tremble

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tremble

(trĕm′bəl)
n.
1. The act or state of trembling.
2. trembles A convulsive fit of shaking. Used with the.
3. trembles(used with a sing. verb)
a. Poisoning of domestic animals, especially cattle and sheep, caused by eating white snakeroot or the composite plant Isocoma pluriflora of the southwest United States and northern Mexico, and characterized by muscular tremors and weakening. Also called milk sickness.
b. Any of several other animal diseases characterized by trembling, such as louping ill.

trem′bler n.
trem′bling·ly adv.
trem′bly adj.

tremble

noun A shiver or shake; quiver or quake.

verb To shiver or shake; quiver or quake.

Due to its nonspecificity, tremble is little used in the working medical parlance.

tremble

(trĕm′bl) [O.Fr. trembler]
1. An involuntary quivering or shaking.
2. To shiver, quiver, or shake.
References in periodicals archive ?
Everyone is talking about innovation, but not everybody is talking about the same definition," Trembly claims.
Midfielder Seth Trembly is out with a torn left knee ligament.
When asked why this is a flagship store, Marketing Director Allison Trembly said, "Whole Foods Market, Belmar, is the premier Colorado location, with more than 500 parking spaces, two sit-down restaurants and a full apparel department featuring organic cotton.
If it wasn't for Art Garfunkel warbling Bright Eyes - the very mention of which usually sparks a mass rendering of tuneless squawking in the average office - plus the rather irritating Fiver, the Derek Acorah of the rabbit world with the trembly Richard Briers voice who gets my vote for a dose of myxomatosis every time - I'd say buy now.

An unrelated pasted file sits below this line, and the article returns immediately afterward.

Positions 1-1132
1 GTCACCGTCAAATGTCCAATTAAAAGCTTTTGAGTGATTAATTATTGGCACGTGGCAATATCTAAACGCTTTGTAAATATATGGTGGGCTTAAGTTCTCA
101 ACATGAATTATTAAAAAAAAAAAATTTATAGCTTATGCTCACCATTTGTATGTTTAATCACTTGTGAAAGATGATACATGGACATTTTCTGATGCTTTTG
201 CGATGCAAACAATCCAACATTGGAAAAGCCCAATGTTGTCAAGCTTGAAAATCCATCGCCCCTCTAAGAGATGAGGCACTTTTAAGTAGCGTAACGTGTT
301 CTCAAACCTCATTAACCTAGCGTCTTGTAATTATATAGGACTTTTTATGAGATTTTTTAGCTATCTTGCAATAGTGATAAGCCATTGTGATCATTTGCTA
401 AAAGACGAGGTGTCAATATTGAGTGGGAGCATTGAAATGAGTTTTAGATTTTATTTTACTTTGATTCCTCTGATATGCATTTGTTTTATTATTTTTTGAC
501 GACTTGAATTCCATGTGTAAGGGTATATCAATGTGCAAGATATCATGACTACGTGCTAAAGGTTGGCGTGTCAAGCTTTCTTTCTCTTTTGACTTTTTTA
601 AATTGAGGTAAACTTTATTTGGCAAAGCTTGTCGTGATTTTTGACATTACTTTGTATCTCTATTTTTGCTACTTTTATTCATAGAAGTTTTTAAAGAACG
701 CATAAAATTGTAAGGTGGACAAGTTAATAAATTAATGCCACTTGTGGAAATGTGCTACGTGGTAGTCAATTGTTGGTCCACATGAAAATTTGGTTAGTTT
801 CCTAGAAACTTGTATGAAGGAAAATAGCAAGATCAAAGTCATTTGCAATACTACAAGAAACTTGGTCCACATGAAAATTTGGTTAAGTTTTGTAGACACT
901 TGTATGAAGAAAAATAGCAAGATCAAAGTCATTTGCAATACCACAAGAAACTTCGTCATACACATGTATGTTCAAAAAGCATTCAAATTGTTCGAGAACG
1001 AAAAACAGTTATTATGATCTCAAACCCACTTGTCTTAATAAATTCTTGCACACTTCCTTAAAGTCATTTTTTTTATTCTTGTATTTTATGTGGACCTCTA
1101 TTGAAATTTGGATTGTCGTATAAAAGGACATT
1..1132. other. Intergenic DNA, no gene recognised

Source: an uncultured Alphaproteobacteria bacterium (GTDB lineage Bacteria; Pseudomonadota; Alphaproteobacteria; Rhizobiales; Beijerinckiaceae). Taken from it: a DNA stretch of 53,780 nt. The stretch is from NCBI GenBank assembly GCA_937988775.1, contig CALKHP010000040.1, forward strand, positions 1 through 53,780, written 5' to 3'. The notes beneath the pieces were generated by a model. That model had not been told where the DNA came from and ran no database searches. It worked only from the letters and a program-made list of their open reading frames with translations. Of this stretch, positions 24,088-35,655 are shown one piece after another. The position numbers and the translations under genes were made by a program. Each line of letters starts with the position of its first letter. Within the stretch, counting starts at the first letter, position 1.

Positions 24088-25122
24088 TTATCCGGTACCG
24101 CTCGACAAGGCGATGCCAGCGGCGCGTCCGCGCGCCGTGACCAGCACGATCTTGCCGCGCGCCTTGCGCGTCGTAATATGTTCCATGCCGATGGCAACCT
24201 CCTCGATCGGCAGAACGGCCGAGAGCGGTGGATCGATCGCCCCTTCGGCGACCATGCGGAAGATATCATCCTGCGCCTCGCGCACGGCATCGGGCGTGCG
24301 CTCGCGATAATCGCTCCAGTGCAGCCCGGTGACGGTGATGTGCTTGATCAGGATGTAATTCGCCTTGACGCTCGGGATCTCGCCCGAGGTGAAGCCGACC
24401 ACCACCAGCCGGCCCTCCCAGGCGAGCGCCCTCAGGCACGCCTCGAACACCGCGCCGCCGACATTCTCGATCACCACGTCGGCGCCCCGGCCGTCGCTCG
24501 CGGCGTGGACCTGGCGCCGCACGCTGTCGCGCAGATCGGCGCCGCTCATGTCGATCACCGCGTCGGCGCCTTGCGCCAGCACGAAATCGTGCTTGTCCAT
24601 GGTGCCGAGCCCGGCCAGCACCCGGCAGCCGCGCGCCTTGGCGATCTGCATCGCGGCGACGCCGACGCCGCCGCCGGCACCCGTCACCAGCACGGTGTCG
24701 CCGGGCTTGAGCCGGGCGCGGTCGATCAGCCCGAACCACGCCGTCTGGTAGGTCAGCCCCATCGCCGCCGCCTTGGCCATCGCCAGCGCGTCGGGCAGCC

The major conclusion of these small-scale studies (Lankford 2002; Trembly 2001 a, 2001 b, 2002) was that there is considerable price variation among policies offered by a single comparison site and, perhaps more important, considerable price variation in the results generated by different comparison sites.
I begin getting all trembly and breathless even on the train into town.
Trembly, Terrorism Modeling Grows for Insurers in Post-9/11 Era, NAT'L UNDERWRITER, Oct.
The most characteristic large and trembly glosses from the last stage of his career are found in a layer I have called M for 'mature'.
On hit, Chris Trembly gives his best "over the back" impression.
With this and my physical disability, my speech, and my awkward, unsteady, trembly walk, they put me in all special education classes.
We do know that coffee, for example, caused a great shock amongst pre-caffeinated society, catching fast in pale and trembly epiglottises, used to centuries of blandness.
In addressing the issue of hiring and employee retention, Trembly notes that "it is harder and harder to find dedicated, skilled employees.